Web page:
But the question is not posed in the way that capitalists and social-democrats think. The world proletariat is not defeated, the world revolution goes forward. Its advance, consisting if only in the fact that capitalism shows itself increasingly incapable of assuring the proletariat even an orderly life of slavery, also consists in the fact that yet broader, stronger and more conscious masses are gathering under the banner of the Third International. Precisely because the bourgeoisie proves in practice its incapacity to order the world, yet more new masses press forward along the road of revolution and more firmly close their ranks. Soviet Russia, the haven of revolution, does not let world reaction conquer it. Britain, the stronghold of counter-revolution, has been obliged to conclude a trade agreement with the “Moscow robbers and plunderers”. And though seven years of war have seriously weakened Russia, though the want of the proletarian masses is great in Russia too, their vanguard stands loyally under the banner of the Soviet government and from the wavering and weary masses it is able to mobilize new fighters. This vanguard is doing everything that its heroic organization is capable of to destroy the new weapon of the counterrevolution – the weariness of the Russian people. The White Terror reigning in Spain and Serbia proves how unsure of themselves the local masters feel.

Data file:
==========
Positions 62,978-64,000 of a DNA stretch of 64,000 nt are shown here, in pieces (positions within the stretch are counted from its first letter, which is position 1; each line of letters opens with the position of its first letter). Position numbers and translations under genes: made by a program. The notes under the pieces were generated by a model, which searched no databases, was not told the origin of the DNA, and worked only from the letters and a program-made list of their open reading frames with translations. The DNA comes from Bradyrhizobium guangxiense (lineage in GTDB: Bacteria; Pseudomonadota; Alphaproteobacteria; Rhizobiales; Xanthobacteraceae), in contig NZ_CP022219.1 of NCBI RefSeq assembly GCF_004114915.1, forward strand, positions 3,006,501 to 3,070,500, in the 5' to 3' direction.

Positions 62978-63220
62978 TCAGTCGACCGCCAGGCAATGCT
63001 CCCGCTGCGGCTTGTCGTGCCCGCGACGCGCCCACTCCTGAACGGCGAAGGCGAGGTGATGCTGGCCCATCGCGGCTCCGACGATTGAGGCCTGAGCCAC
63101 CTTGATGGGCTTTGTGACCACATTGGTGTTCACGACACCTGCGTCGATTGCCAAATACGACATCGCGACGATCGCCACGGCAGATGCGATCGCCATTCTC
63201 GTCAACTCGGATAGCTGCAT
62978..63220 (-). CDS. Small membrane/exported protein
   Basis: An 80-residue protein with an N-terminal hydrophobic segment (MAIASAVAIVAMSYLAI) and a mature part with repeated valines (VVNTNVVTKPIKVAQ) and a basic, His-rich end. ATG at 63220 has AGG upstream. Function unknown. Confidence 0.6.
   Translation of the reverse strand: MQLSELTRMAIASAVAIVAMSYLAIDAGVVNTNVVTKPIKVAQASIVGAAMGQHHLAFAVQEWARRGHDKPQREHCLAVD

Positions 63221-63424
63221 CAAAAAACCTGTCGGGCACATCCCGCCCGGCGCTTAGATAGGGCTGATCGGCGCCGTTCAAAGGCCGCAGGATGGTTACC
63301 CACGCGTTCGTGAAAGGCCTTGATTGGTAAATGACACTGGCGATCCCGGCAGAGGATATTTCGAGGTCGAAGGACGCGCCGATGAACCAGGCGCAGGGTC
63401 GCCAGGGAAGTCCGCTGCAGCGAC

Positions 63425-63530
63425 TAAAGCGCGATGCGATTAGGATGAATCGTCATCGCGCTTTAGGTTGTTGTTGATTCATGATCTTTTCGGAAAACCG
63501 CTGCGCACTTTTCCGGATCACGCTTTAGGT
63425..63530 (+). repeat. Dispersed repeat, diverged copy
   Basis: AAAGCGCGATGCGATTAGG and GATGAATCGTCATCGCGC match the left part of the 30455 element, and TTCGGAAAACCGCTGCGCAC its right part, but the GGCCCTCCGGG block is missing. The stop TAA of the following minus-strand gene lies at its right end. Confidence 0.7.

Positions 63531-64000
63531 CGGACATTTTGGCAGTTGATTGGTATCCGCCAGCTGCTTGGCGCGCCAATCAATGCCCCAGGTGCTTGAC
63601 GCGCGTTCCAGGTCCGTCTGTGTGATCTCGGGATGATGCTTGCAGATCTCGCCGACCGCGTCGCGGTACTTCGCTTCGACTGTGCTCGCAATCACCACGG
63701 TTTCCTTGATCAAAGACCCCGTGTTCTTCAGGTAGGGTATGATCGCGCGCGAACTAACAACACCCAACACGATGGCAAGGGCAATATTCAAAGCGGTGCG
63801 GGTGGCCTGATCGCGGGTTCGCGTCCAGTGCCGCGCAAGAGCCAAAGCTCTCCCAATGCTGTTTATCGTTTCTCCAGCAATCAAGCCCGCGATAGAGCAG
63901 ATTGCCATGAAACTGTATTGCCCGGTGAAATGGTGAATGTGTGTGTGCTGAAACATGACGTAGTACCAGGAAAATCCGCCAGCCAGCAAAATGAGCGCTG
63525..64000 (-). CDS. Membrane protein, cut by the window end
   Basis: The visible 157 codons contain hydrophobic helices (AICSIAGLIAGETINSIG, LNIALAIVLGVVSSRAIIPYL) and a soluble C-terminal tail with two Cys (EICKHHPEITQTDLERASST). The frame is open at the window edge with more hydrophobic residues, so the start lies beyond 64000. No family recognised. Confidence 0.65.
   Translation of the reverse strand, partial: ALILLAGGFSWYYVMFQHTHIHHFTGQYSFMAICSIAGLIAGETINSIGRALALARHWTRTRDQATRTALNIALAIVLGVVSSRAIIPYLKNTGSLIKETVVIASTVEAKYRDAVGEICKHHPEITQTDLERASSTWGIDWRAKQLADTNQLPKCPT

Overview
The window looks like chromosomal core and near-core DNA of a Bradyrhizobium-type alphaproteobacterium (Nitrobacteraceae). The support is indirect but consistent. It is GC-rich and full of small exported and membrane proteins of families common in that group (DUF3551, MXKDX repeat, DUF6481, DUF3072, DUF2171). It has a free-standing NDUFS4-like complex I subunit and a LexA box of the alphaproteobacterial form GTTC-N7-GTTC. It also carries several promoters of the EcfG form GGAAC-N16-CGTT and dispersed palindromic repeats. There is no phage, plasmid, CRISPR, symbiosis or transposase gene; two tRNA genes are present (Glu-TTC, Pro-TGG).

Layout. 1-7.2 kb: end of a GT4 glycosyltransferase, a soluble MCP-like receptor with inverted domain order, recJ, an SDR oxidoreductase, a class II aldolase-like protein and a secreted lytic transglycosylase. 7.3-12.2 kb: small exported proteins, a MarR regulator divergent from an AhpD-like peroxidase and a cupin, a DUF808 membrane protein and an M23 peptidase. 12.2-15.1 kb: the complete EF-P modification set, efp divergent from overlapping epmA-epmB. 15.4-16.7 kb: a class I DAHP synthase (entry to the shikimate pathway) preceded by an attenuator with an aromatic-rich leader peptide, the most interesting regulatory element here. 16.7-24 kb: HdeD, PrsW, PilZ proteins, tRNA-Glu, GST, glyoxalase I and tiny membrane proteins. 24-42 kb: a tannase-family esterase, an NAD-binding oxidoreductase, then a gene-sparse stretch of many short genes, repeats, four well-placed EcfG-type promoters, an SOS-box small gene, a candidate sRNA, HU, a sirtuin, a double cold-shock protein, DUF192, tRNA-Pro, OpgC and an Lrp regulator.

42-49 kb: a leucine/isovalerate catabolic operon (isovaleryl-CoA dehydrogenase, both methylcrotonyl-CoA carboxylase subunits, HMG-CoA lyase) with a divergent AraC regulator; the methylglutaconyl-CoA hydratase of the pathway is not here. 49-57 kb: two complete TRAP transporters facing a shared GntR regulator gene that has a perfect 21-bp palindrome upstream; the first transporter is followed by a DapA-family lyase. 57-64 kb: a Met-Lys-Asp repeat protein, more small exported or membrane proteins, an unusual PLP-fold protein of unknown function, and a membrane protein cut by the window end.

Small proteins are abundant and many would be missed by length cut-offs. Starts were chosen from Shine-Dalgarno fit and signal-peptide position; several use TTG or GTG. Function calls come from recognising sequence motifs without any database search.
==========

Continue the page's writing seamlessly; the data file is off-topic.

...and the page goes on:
In Italy the bourgeoisie, by unleashing fascist bands, is sowing a storm. The German Orgesch serves as a perpetual reminder to the German workers: “Arm yourselves! Don’t lose heart from your defeat! Strike if you don’t wish to be struck!” In Poland 7,000 communists are sitting behind bars but strike follows strike: this shows that there will be no calm until a bridge is thrown across from revolutionary Russia to revolutionary Germany. In France, the land drunk with victory, the land of nationalist inebriation, hundreds of thousands of workers have become familiar with communism. No amount of persecution will stop the triumphal march of communist ideas in the country where the idea was not only born but has been sanctified with the blood of the victims of July and the martyrs of the Paris Commune. The Communist International is preparing for its Third Congress. This congress will not be concerned with the melancholic contemplation of the successes of world reaction as the leaders of the Two-and-a-Half International, the Adlers, the Bauers, the Longuets, the Dittmanns, the Hilferdings and the Wallheads were in Vienna, but will be devoted to the steeling of the weapon and to the destruction of all those elements who are seeking to blunt that weapon.